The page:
I met the group on their first full day, having arrived the evening before. Despite it being before 10am, everyone was already deep into scouring the woodland area in Bridgend for a variety of edible plants, the idea being that these would contribute towards a barbecue later that evening. Five minutes in, and there was a round of audible gasps as everyone rushed around a log covered in some sort of fungi. Or at least, that’s how it appeared to me at first; the reactions hinted that there was a bit more to it. I learned that this fungi was in fact an abundance of “perfect condition” Polyporus squamosus, or pheasant’s back – so called due to its appearance resembling that of the pattern of colours on the back of a pheasant. Unfortunately, one thing I cannot be taught is the ability to willingly eat anything mushroom-like, and so I refrained from the offer of taste-testing. However, I was told that it had a flavour that resembles watermelon.
This was followed by a visit to the island’s community gardens, where the group split up and explored the wide variety of plants situated there. This was where everyone really started to converse and share their different experiences in cooking and serving with different foraged ingredients, presenting each other with new smells and flavours from fruits to herbs. Interestingly, it was fair to say that there was perhaps more excitement over the assortment of weeds that grew there than the actual plants – things that I wouldn’t usually go out of my way to avoid stepping on were being added to the evening’s menu.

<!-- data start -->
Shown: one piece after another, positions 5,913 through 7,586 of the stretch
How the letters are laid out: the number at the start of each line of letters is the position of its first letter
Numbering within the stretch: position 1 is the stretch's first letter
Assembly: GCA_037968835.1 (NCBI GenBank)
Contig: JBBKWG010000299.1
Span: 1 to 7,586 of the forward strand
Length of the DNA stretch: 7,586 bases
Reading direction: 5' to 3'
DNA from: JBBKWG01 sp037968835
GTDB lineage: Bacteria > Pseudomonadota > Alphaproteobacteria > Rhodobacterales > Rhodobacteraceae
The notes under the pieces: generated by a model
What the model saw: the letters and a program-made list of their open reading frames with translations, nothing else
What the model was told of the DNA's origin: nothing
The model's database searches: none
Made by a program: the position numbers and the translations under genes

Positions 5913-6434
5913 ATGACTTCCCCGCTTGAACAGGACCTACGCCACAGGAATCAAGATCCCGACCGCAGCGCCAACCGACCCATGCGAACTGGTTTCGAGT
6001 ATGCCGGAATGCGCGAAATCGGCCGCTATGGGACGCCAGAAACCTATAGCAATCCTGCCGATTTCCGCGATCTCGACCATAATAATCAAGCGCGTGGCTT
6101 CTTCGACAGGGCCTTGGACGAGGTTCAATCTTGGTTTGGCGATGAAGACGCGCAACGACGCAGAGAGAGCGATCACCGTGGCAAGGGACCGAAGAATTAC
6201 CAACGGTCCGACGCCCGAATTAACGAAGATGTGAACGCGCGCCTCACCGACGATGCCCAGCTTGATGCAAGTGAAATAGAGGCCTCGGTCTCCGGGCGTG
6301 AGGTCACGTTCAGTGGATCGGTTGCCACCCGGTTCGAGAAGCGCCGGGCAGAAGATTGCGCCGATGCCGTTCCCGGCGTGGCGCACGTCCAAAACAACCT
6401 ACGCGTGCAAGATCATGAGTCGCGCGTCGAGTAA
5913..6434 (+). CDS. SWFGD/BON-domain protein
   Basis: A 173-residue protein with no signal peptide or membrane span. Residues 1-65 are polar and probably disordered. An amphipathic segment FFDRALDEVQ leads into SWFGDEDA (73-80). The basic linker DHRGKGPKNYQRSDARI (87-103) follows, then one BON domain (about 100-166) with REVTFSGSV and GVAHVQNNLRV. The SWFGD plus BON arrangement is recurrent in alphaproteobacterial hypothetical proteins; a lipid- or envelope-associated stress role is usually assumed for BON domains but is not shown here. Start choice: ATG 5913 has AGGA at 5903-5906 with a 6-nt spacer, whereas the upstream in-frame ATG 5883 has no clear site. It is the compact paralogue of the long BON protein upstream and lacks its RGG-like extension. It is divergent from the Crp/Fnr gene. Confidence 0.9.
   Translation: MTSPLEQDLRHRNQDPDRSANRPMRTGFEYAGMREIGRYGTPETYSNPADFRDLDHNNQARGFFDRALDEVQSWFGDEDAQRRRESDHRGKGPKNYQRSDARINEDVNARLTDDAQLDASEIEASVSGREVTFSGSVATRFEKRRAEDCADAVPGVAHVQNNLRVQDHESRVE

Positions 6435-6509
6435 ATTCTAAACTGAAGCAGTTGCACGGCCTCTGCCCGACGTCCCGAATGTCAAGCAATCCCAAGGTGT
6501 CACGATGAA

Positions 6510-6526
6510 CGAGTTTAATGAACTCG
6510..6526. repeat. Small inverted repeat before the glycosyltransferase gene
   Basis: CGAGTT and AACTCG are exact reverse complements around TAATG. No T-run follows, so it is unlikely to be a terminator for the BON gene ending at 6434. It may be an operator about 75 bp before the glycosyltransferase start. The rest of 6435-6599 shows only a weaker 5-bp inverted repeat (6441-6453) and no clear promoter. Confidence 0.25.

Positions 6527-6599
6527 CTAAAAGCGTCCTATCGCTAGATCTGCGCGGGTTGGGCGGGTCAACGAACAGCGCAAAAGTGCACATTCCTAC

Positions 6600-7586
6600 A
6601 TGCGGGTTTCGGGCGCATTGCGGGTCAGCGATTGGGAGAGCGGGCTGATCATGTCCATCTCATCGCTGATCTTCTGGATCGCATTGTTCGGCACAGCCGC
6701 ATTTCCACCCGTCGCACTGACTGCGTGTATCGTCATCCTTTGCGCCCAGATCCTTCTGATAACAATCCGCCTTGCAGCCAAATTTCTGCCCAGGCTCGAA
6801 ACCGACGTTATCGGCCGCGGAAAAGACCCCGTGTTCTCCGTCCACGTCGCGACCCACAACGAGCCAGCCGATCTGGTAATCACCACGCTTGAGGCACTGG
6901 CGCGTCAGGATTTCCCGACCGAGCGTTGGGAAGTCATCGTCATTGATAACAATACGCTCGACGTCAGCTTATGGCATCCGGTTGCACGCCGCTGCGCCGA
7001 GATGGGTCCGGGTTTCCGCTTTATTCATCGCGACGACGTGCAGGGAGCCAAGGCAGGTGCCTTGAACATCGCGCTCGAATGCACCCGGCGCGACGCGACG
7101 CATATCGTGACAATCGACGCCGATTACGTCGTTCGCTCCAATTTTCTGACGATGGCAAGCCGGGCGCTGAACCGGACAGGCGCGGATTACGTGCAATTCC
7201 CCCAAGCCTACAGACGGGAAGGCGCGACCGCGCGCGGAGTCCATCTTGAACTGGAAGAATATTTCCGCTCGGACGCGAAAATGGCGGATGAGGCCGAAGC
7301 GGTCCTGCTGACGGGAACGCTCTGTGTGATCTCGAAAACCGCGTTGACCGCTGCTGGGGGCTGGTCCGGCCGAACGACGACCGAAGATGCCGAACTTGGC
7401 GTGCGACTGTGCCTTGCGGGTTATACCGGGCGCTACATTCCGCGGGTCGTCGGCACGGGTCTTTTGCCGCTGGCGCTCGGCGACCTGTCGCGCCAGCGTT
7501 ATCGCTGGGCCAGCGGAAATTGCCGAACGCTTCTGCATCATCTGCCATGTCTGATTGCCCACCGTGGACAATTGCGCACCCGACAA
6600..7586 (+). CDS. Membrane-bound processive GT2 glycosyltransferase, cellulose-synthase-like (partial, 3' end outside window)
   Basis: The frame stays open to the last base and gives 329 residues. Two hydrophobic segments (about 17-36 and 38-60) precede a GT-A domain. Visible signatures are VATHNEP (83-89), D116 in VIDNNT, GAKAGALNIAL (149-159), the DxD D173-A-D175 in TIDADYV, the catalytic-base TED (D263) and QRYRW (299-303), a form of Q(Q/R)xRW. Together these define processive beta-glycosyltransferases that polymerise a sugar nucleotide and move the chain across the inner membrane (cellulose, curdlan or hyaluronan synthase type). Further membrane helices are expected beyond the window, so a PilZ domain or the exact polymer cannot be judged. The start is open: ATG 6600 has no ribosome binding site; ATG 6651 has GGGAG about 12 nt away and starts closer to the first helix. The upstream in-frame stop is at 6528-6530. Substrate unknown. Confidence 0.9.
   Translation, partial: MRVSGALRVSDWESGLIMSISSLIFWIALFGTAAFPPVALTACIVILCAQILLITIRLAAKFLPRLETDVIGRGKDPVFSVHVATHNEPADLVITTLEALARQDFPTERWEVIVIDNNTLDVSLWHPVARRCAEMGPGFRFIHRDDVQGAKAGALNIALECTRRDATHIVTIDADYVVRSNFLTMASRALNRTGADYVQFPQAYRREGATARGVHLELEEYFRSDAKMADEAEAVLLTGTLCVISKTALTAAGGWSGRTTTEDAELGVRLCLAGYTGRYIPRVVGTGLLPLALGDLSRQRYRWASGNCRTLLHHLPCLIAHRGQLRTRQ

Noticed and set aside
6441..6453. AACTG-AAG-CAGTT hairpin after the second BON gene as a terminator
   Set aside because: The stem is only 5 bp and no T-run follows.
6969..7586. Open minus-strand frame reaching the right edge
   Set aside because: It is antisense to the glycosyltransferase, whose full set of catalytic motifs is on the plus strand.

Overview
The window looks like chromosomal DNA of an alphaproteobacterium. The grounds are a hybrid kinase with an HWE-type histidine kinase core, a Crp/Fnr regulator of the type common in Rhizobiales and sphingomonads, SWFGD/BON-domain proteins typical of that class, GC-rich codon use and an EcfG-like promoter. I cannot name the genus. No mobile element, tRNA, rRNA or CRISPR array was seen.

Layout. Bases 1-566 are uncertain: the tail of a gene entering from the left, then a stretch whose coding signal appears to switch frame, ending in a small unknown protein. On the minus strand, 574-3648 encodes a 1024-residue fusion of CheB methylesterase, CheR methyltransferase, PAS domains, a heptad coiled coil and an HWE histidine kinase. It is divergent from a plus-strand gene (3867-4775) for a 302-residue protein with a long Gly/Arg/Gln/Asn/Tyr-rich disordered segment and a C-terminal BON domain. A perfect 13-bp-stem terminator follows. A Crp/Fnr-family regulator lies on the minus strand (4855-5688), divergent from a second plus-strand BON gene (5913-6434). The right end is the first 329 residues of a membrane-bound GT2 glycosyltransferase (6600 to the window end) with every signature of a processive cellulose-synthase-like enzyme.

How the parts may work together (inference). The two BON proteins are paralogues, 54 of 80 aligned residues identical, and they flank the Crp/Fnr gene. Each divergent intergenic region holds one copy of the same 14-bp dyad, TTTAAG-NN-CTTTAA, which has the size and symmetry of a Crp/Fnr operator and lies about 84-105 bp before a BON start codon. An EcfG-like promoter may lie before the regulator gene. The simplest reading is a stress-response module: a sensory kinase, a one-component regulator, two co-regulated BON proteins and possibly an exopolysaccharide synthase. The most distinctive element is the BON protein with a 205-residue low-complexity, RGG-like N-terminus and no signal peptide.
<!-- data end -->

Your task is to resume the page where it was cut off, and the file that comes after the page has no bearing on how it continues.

Next up was a trip down to Portnahaven, where the group scoured the rocks along the coast. Being a little bit braver this time round, I was encouraged to try a selection of algae. As an admittedly big fan of salted foods (sorry Jamie Oliver), I was really surprised at how much I actually enjoyed something I would never have normally even paid attention to let alone picked up and eaten. Something I also found particularly interesting was the natural occurrence of salt on the rocks where gutweed had dried out – this was, of course, collected to use as seasoning.
With the days pickings all selected and collected, the group headed back to the distillery to prepare their ingredients for our barbecue that night. Prep done, we headed down to a little beach northwest of the island called Saligo. Everyone soon set to work – well, I say everyone. I just sat in wonder at them all knowing exactly where they and their different ingredients slotted into the cooking process. Plants and all sorts of concoctions were swapped about, and soon we had an oyster bar, barbecued short-rib beef, cabbage with rendered beef fat and homemade yoghurt and curly allium from the community garden, as well as some flatbread and the pheasant’s back from earlier. Accompanied by a fantastic foraged Negroni created by our UK brand ambassador Abi, to say I was impressed by all of the efforts is a total understatement.